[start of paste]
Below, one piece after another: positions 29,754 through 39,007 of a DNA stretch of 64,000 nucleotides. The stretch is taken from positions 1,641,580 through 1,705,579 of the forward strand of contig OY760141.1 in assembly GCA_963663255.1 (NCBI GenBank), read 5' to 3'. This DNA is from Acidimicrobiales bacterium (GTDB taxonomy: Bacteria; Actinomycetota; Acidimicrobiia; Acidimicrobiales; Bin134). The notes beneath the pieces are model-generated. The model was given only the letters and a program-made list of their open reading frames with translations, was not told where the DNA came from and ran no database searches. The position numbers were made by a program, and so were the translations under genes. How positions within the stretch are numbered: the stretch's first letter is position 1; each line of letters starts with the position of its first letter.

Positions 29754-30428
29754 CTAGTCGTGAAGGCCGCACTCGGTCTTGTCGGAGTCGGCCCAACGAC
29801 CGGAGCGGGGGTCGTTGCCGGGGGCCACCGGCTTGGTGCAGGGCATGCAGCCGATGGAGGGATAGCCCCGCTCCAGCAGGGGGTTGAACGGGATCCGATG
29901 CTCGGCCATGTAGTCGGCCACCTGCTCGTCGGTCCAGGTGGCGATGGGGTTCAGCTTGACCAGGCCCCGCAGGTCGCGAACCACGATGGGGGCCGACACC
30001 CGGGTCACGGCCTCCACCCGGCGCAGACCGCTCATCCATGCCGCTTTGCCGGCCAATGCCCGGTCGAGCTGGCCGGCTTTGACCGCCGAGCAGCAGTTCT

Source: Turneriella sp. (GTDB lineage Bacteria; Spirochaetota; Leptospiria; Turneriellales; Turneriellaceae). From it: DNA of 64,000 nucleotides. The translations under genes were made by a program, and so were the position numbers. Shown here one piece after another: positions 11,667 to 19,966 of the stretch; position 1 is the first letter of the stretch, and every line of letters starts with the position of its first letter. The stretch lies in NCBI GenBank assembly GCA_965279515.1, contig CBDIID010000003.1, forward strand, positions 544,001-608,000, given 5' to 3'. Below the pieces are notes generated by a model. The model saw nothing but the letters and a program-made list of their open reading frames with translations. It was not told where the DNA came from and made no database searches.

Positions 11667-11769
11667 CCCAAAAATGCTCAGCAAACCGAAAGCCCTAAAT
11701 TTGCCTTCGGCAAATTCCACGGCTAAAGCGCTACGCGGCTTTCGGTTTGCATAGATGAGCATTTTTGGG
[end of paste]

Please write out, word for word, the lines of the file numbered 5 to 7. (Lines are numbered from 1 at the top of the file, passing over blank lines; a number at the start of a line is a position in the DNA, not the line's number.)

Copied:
29901 CTCGGCCATGTAGTCGGCCACCTGCTCGTCGGTCCAGGTGGCGATGGGGTTCAGCTTGACCAGGCCCCGCAGGTCGCGAACCACGATGGGGGCCGACACC
30001 CGGGTCACGGCCTCCACCCGGCGCAGACCGCTCATCCATGCCGCTTTGCCGGCCAATGCCCGGTCGAGCTGGCCGGCTTTGACCGCCGAGCAGCAGTTCT

Source: Turneriella sp. (GTDB lineage Bacteria; Spirochaetota; Leptospiria; Turneriellales; Turneriellaceae). From it: DNA of 64,000 nucleotides. The translations under genes were made by a program, and so were the position numbers. Shown here one piece after another: positions 11,667 to 19,966 of the stretch; position 1 is the first letter of the stretch, and every line of letters starts with the position of its first letter. The stretch lies in NCBI GenBank assembly GCA_965279515.1, contig CBDIID010000003.1, forward strand, positions 544,001-608,000, given 5' to 3'. Below the pieces are notes generated by a model. The model saw nothing but the letters and a program-made list of their open reading frames with translations. It was not told where the DNA came from and made no database searches.